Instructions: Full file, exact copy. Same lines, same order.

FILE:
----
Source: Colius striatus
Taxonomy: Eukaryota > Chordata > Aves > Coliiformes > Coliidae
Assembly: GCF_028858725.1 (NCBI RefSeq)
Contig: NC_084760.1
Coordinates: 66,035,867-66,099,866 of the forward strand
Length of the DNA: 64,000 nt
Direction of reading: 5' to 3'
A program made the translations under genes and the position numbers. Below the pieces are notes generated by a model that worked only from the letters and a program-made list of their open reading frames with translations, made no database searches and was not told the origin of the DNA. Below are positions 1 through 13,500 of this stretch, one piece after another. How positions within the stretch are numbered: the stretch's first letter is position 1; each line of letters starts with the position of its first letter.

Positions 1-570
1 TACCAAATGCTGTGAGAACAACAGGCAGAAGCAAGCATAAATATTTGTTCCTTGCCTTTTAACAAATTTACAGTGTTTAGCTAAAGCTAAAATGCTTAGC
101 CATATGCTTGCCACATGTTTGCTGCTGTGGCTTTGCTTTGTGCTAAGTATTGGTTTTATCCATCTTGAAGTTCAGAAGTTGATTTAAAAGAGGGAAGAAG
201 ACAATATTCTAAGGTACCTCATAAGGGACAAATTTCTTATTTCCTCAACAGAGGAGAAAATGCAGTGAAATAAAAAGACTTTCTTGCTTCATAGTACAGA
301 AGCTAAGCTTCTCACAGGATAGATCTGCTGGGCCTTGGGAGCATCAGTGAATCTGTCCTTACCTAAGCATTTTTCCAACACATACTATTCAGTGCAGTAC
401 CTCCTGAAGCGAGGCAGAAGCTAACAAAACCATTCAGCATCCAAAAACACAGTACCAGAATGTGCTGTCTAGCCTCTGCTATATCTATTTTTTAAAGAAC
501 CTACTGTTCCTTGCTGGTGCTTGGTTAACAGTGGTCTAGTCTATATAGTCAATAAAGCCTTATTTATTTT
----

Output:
Source: Colius striatus
Taxonomy: Eukaryota > Chordata > Aves > Coliiformes > Coliidae
Assembly: GCF_028858725.1 (NCBI RefSeq)
Contig: NC_084760.1
Coordinates: 66,035,867-66,099,866 of the forward strand
Length of the DNA: 64,000 nt
Direction of reading: 5' to 3'
A program made the translations under genes and the position numbers. Below the pieces are notes generated by a model that worked only from the letters and a program-made list of their open reading frames with translations, made no database searches and was not told the origin of the DNA. Below are positions 1 through 13,500 of this stretch, one piece after another. How positions within the stretch are numbered: the stretch's first letter is position 1; each line of letters starts with the position of its first letter.

Positions 1-570
1 TACCAAATGCTGTGAGAACAACAGGCAGAAGCAAGCATAAATATTTGTTCCTTGCCTTTTAACAAATTTACAGTGTTTAGCTAAAGCTAAAATGCTTAGC
101 CATATGCTTGCCACATGTTTGCTGCTGTGGCTTTGCTTTGTGCTAAGTATTGGTTTTATCCATCTTGAAGTTCAGAAGTTGATTTAAAAGAGGGAAGAAG
201 ACAATATTCTAAGGTACCTCATAAGGGACAAATTTCTTATTTCCTCAACAGAGGAGAAAATGCAGTGAAATAAAAAGACTTTCTTGCTTCATAGTACAGA
301 AGCTAAGCTTCTCACAGGATAGATCTGCTGGGCCTTGGGAGCATCAGTGAATCTGTCCTTACCTAAGCATTTTTCCAACACATACTATTCAGTGCAGTAC
401 CTCCTGAAGCGAGGCAGAAGCTAACAAAACCATTCAGCATCCAAAAACACAGTACCAGAATGTGCTGTCTAGCCTCTGCTATATCTATTTTTTAAAGAAC
501 CTACTGTTCCTTGCTGGTGCTTGGTTAACAGTGGTCTAGTCTATATAGTCAATAAAGCCTTATTTATTTT